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3 alternative exercises for developing strong shoulders

Training & Technique
Written by: arena coaches at 4 April '17 0
You are reading: 3 alternative exercises for developing strong shoulders

This article describes three alternative exercises useful for all four swim strokes, which will help you strengthen your shoulders (and not just your shoulders).

Statistically speaking, shoulder injuries are the most common among swimmers. This is due to the strain swimming places on your shoulder joints. This kind of injury has two causes: poor swimming technique (wrong shoulder movement) or a lack of strength in the water.

In a previous article Protect your shoulders, we looked at how many strokes a swimmer makes on average and, hence, the constant stress and strain on his/her joints. Obviously, the best way to prevent this kind of injury is to strengthen your shoulders.

This article describes three alternative exercises useful for all four swim strokes, which will help you strengthen your shoulders (and not just your shoulders)

1. Lateral raises in three directions

 

This exercise can be performed with dumbbells or elastic bands. As usual, the choice depends on how physically fit you are.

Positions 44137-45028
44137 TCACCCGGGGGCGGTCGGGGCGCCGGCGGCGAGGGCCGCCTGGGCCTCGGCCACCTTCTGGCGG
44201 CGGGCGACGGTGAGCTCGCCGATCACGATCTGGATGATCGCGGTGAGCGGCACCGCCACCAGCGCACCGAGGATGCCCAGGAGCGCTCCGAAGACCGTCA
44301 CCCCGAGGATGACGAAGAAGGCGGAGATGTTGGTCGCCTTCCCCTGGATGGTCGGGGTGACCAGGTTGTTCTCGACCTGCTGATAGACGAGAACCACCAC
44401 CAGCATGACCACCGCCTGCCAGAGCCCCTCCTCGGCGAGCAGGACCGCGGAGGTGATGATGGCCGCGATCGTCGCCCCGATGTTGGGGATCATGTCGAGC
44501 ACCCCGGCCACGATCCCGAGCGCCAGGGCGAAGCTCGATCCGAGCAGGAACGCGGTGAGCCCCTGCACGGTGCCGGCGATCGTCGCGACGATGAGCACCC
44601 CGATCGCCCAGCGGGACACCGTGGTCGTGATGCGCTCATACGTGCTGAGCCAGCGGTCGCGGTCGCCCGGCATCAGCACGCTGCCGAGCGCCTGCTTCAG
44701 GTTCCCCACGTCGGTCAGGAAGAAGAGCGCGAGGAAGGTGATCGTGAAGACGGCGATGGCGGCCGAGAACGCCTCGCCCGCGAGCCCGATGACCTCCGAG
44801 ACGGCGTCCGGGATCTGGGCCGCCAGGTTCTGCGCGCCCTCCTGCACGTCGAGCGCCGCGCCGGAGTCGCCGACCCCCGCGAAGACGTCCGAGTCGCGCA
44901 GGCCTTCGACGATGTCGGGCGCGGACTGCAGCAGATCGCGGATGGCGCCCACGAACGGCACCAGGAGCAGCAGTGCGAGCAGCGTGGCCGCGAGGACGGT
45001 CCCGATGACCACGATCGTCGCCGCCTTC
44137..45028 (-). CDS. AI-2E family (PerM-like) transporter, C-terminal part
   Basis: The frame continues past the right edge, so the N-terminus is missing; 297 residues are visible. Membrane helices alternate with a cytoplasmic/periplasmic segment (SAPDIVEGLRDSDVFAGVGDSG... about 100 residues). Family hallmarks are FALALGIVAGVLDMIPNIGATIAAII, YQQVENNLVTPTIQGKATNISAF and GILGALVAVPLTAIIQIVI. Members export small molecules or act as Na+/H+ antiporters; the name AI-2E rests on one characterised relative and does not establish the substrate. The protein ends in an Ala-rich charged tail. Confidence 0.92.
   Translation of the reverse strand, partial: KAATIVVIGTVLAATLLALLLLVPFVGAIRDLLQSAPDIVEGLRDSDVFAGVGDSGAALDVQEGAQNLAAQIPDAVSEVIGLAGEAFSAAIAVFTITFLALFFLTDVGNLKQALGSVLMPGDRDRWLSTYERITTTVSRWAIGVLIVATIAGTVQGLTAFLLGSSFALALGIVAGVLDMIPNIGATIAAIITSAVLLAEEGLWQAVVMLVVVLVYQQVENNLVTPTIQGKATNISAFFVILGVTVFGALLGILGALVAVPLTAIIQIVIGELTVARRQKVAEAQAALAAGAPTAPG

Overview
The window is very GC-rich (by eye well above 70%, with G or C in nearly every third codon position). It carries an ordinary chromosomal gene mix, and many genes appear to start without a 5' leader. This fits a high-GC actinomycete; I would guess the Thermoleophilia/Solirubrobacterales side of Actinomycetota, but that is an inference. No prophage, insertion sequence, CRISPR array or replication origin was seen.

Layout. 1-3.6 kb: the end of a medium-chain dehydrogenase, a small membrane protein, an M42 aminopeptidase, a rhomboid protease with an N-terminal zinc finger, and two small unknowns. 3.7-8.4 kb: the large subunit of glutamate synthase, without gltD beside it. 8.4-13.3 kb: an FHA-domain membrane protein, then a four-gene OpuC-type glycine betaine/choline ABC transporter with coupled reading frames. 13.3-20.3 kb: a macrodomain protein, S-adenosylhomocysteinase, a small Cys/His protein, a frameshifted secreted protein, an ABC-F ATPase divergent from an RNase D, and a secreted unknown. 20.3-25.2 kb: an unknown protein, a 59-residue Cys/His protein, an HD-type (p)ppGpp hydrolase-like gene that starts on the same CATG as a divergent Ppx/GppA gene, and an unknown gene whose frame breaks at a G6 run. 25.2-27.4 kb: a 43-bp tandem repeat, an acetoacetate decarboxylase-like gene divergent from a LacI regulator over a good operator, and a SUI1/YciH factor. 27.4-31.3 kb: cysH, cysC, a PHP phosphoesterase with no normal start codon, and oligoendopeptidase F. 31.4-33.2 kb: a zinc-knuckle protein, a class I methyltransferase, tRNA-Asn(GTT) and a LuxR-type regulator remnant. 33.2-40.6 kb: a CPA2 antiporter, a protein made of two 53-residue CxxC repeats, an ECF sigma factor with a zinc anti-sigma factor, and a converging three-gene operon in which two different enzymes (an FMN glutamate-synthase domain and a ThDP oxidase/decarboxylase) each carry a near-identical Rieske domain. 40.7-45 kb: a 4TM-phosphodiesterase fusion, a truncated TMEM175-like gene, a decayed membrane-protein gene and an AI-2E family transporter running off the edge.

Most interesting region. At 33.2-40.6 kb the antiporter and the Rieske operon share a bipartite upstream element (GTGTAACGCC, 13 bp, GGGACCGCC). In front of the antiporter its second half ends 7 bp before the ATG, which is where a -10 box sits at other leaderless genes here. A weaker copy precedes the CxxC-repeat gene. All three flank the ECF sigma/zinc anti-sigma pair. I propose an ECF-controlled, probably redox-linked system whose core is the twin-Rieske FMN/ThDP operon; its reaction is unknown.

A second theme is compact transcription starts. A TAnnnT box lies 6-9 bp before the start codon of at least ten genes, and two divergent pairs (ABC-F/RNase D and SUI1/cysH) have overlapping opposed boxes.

In a standing position with your elbows slightly bent, raise both your arms out in front of you simultaneously until they reach shoulder level. After returning to the start position, raise both your arms laterally; after returning to the start position again, raise your arms behind you up to an angle of 45°

Do 10 reps in each direction. Complete at least three sets.

  • This exercise works on three separate muscle groups in your deltoids, so it is perfect for strengthening all the muscles in your shoulders. This exercise is ideal at the beginning of the season or when recovering from an injury.

2. Shoulder blade squeeze.

In a front plank position with your body weight resting on your elbows, big toes and front of your feet.

While attempting to keep your body straight, lower your chest bringing your shoulder blades together. After completing the movement, return to the start position.

Perform this movement 10 times. Do at least 3 sets.

  • This exercise works on the serratus anterior that attaches your shoulder blade to your rib cage. This prevents injuries to the “winged scapula” and helps your shoulder blade rotate upwards lengthening your arm stroke.

3. Crab walk.

 

Sit on the floor with your hands on the ground. Perform a “bridge”, raising your hips off the ground and making sure your thighs, stomach and shoulders are aligned. Begin moving first your hands and then your feet, as if you were a crab. Make short movements, so as not to overload your shoulders.

Perform this exercise the 15 seconds. Do at least 3 sets.

  • This exercise works almost your entire body. Shoulders, rotator cuffs and triceps. Muscles you use when swimming all four strokes. Working on your shoulders will improve your arm recovery, concentrating on your rotator cuffs will increase your shoulder stability and, lastly, strengthening your triceps will improve your forward propulsion.
Sources
Swimming Anatomy – Ian McLeod, Calzetti Mariucci Editori
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